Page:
Materials and Methods
Animals and whole-mount immunohistochemistry.
Synchronized groups of Manduca sexta embryos were collected from an in-house breeding colony and staged according to tables of internal and external developmental markers (at 25°C, 1 h = 1% of development). Dissections were performed in defined saline, as described previously (in mm: 140 NaCl, 5 KCl, 28 glucose, 40 CaCl2, and 5 HEPES, pH 7.4) (Horgan and Copenhaver, 1998; Coate et al., 2007). Unless otherwise indicated, chemicals were purchased from Sigma (St. Louis, MO). For all primary antibodies except anti-MsEphrin, embryos were fixed for 1 h in 4% paraformaldehyde (Electron Microscopy Sciences, Hatfield, PA) in PBS, pH 7.4. After rinsing in PBS, preparations were incubated in blocking solution (PBS plus 0.6% Triton X-100, 10% normal serum, and 0.1% sodium azide), and primary antibodies (also diluted in blocking solution) were applied for 2 h at room temperature (RT) or overnight at 4°C. Antibodies were used in the following concentrations: anti-pan-MsFas II, 1:20,000 [monoclonal C3, against the extracellular domain of Manduca fasciclin II (MsFas II)] (Wright et al., 1999); anti-transmembrane MsFas II, 1:1000 (TM-MsFas II) (Wright and Copenhaver, 2000); goat anti-Fc, 1:200 (Jackson ImmunoResearch, West Grove, PA); and goat-anti-Fluorescein isothiocyanate, 1:100 (Jackson ImmunoResearch). As an additional marker for the enteric midline cells (independent of MsEph), we also immunostained preparations with the monoclonal antibody 4E11 (1:20). This antibody was originally isolated from a panel of antibodies generated against the developing ENS, and recognizes a partially characterized 112 kDa glycoprotein that is selectively expressed by the mid-dorsal and midventral muscle cells of the midgut (L. Kaler and P. F. Copenhaver, unpublished data). After incubation with primary antibodies, preparations were rinsed for 2 h and incubated with fluorochrome-conjugated secondary antibodies for 1–2 h at RT or overnight at 4°C, then rinsed and mounted in SlowFade Gold (Invitrogen, Eugene, OR). Alexa Fluor-conjugated secondary antibodies (1:1000) were obtained from Invitrogen; Cy3-conjugated secondaries (1:400) were from Jackson ImmunoResearch. For anti-MsEphrin immunostaining, unfixed embryos were incubated for 90 min in chicken anti-MsEphrin (1:100) (following Coate et al., 2007), then rinsed extensively before fixation with 4% paraformaldehyde for 1 h. The preparations were then incubated with additional primary and secondary antibodies, as described above.
Previously, we developed an anti-peptide antiserum against the MsEph receptor, which revealed that midline interband cells of the midgut are the only cells associated with the developing ENS that express MsEph (Coate et al., 2007). However, because this antiserum proved unsuitable for triple immunolabeling experiments (described below), we used an affinity-purified antibody that recognizes an evolutionarily conserved epitope shared by vertebrate EphB2 and MsEph (generously provided by Dr. M. E. Greenberg and colleagues, Children's Hospital and Harvard Medical School, Boston, MA) at 1:200 (Dalva et al., 2000). As with our original anti-MsEph antiserum, the anti-EphB2 antibody labeled only the midline interband cells in the developing ENS (supplemental Fig. 1A, available at www.jneurosci.org as supplemental material). The specificity of this antibody for MsEph in Manduca was verified by preadsorbing an aliquot of the antibody against its peptide epitope (also provided by Dr. Greenberg), at a 10:1 molar ratio (peptide:antibody) for 4 h at RT. This pretreatment eliminated all immunoreactive staining in Manduca embryos (supplemental Fig. 1B, available at www.jneurosci.org as supplemental material). In immunoblots of pupal brain lysates (stage P3), the anti-EphB2 antibody labeled a single ∼115 kDa band, corresponding to the predicted size of endogenous MsEph (112 kDa) (supplemental Fig. 1C, lane 1, available at www.jneurosci.org as supplemental material); this band was also eliminated by preadsorption of the antibody against its peptide epitope (supplemental Fig. 1C, lane 2, available at www.jneurosci.org as supplemental material). Similar controls for our anti-MsEphrin and MsFas II antibodies have been documented previously (Wright and Copenhaver, 2000; Coate et al., 2007).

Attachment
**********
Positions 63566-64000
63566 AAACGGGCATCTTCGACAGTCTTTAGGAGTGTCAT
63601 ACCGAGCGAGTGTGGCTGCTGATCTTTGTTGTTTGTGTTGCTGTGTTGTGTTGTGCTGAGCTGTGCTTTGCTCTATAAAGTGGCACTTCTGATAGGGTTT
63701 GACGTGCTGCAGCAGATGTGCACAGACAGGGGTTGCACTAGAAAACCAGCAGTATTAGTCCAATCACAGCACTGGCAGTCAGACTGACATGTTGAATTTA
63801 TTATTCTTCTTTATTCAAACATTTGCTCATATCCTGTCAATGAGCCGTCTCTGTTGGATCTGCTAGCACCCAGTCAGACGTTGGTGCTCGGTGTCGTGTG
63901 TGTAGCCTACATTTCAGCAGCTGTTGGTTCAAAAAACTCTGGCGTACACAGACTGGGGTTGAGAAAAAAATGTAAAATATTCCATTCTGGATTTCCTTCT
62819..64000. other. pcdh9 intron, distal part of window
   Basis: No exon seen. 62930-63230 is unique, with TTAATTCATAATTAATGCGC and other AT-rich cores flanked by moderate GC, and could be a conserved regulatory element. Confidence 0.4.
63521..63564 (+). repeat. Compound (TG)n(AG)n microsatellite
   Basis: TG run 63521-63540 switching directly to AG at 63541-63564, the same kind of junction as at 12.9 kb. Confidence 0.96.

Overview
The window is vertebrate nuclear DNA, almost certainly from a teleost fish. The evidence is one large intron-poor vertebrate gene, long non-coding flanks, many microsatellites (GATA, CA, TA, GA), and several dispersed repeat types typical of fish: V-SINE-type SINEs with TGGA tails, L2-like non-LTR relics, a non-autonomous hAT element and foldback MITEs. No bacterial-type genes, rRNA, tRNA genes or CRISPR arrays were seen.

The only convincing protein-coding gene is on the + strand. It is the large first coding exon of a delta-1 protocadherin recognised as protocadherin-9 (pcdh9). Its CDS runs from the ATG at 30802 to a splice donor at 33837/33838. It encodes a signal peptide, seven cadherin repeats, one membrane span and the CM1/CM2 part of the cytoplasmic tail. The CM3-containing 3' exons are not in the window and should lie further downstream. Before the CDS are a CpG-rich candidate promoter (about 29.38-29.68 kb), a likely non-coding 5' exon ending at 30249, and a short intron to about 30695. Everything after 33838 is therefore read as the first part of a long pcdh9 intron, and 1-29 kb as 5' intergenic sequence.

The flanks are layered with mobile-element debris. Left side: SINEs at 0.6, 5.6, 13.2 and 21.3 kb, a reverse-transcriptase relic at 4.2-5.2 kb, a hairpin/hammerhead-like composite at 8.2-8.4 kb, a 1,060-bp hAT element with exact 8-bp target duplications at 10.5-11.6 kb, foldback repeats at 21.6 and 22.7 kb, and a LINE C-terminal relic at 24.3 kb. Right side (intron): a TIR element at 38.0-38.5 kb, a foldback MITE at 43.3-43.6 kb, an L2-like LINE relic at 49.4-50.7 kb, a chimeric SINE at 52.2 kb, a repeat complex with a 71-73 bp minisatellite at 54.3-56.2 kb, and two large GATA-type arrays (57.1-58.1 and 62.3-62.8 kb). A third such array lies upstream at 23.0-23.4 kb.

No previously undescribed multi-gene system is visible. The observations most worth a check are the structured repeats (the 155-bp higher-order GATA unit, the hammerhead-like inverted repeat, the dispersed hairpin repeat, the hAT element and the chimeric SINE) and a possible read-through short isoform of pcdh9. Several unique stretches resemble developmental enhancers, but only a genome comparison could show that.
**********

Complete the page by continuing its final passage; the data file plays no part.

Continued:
Fusion protein preparation and in vivo binding assays.
MsEphrin-Fc and MsEph-Fc fusion proteins were generated as described previously (Kaneko and Nighorn, 2003; Coate et al., 2007) and used to target endogenous MsEphrin or MsEph receptors in cultured embryos. To generate MsEphrin-6His and MsEph-6His fusion proteins, 293-EBNA (Epstein-Barr virus nuclear antigen) cells were stably transfected with the pCEP4 expression vector (Invitrogen) containing the sequence for the extracellular domain of either MsEphrin or MsEph, in-frame with a C-terminal 6× histidine tag (6His). Stable cell lines expressing the fusion proteins were maintained in standard growth medium (DMEM; 10% fetal bovine serum) plus 250 μg/ml G418 and 300 μg/ml hygromycin B; protein expression levels were monitored in immunoblots using an anti-6His monoclonal antibody (1:5000; Clontech, Mountain View, CA). After sufficient expansion of the cultures, the growth medium was replaced with Opti-MEM (Invitrogen) for an additional 7 d. Secreted 6His-tagged proteins were then purified and concentrated from the medium with cobalt-conjugated Sepharose beads, using Talon resin from Clontech or His-Select Cobalt Affinity resin from Sigma; both resins provided equivalent yields.